Benjamin Ginsberg, the David Bernstein Professor of Political Science and the director of JHU’s Center for Advanced Governmental Studies, explores the worth of violence. Ginsberg is the author of two recent books: The Value of Violence (2013) and The Worth of War (2014).
The national and international events of recent months remind us that violence is brutal and terrible. Yet, while we may shrink from violence, we should not shrink from attempting to analyze and understand it. A capacity for violence has always been an important facet of human nature. Humans—and perhaps their pre-human ancestors as well—have engaged in murder and mayhem, as individuals and in groups, for hundreds of thousands of years. At least since the advent of recorded history, violence and politics have been intimately related. States practice violence against internal and external foes. Political dissidents engage in violence against states. Competing political forces inflict violence upon one another.
Academic discussions of the relationship between violence and politics fall into three main schools. Some authors see violence as instrumentally related to politics. Philosopher Thomas Hobbes, for example, viewed violence as a rational means by which individuals sought to achieve such political goals as territory, safety, and glory. In a similar vein, Prussian military thinker Carl von Clausewitz famously referred to war as the continuation of politics by other means. A second group of authors views violence as typically resulting from political failures and miscalculations. The title of an influential paper on the origins of the American Civil War by historian James Randall, “The Blundering Generation,” exemplifies this idea. A third group, most recently exemplified by psychologist Steven Pinker, views violence as a form of pathological behavior that is perhaps diminishing in frequency with the onward march of civilization. Some proponents of this perspective have even declared that violence is essentially a public health problem.
Whatever their differences of emphasis, each of these perspectives assigns violence a subordinate role in political life—a secondary means of achieving political goals, a result of political miscalculations, and an expression of political pathology. Political philosopher Hannah Arendt once noted that there is an alternative view that assigns violence a superordinate role in politics. This perspective is implied by Mao Zedong’s well-known aphorism that political power “grows out of the barrel of a gun.” For Mao, violence is the driving force in the political arena, while more peaceful forms of political engagement serve to fill in the details or perhaps merely to offer post hoc justifications for the outcomes of violent struggles.
It is, to be sure, often averred that problems can never truly be solved by the use of force. Violence, according to a popular bumper sticker, is not the answer. This adage certainly appeals to our moral sensibilities. But whether or not violence is the answer presumably depends upon the question being asked. For better or worse, it is violence that usually provides the most definitive answers to three of the major questions of political life: statehood, territoriality, and power. Violent struggle, in the form of war, revolution, civil war, terrorism, and the like, more than any other immediate factor, determines what states will exist and their relative power, what territories they will occupy, and which groups will and will not exercise power within them.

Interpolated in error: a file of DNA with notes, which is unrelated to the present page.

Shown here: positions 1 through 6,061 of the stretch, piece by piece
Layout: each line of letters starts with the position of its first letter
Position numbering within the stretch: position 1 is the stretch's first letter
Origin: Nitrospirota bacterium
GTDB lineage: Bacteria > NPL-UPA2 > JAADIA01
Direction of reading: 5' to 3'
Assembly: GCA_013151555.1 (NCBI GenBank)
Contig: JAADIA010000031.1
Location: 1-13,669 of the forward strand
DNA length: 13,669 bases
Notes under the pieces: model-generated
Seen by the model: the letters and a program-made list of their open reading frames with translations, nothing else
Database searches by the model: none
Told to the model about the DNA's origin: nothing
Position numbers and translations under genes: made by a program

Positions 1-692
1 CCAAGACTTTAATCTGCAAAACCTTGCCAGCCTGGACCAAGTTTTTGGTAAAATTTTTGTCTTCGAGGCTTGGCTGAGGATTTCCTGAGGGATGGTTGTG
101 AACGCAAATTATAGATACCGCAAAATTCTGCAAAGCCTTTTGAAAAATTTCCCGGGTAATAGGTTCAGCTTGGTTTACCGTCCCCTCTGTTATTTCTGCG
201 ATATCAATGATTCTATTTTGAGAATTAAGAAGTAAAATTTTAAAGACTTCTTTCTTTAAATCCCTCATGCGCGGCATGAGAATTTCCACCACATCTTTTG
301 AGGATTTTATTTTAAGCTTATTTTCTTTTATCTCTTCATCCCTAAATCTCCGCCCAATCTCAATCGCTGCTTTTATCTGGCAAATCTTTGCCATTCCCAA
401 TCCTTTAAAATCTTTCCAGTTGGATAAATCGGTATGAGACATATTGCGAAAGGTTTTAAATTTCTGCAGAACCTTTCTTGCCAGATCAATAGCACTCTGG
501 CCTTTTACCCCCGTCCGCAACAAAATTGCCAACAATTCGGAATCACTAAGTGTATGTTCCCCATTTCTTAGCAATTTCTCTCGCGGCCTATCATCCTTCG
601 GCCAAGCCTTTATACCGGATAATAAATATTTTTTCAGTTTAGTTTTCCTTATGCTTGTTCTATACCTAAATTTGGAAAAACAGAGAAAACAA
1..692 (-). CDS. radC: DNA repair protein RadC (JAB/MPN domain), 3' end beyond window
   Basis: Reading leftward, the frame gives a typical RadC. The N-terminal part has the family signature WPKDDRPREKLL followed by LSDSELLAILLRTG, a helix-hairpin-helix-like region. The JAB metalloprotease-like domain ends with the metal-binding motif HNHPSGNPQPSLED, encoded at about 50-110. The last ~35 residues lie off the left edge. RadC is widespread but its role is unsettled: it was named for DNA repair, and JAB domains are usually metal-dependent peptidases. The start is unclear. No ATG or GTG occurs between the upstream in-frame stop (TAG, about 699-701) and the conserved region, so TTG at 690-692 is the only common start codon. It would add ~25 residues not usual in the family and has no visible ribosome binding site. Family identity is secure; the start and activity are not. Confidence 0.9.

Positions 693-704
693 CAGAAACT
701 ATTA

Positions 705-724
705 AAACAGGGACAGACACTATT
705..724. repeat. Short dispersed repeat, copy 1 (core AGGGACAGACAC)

Generally speaking, political forces willing and able to employ violence to achieve their goals will best their less bellicose adversaries, overturning the results of elections, negating the actions of parliamentary bodies, and riding roughshod over peaceful expressions of political opinion. Indeed, the mere threat of violence is often enough to instill fear in and compel acquiescence on the part of those unwilling or unable to forcefully defend themselves. Violent groups can usually be defeated only by adversaries able to block their use of mayhem or to employ superior force against them. Those not willing to use violence seldom achieve their goals if pitted against an opposition that is not similarly constrained.
Much attention, of course, is given to the putative effectiveness of nonviolence as a political method. Nonviolent tactics are often said, for example, to have been instrumental in ending segregation in the U.S., Communist rule in Eastern Europe, and British rule in India. Political leaders espousing a philosophy of nonviolence—Martin Luther King, Václav Havel, Mahatma Gandhi—played important roles in these cases. In actuality, though, far from being nonviolent, the protest tactics such as strikes, boycotts, and demonstrations employed by these leaders were designed to produce economic and social disruption and, in some instances, to provoke violent responses from their opponents. Violent attacks on apparently peaceful protesters would, it was hoped, elicit sympathy for the innocent victims of bloodshed and perhaps encourage powerful external forces to intervene on their behalf.
Violence, to be sure, is terrible, but it is also the great engine of political change. Many in the media and in the Hopkins community decried the violence that swept Baltimore in April 2015. Yet, after years of ineffectual complaints, violence unfortunately turned out to be the only tactic that could force city leaders to curb police misconduct in the streets of Baltimore.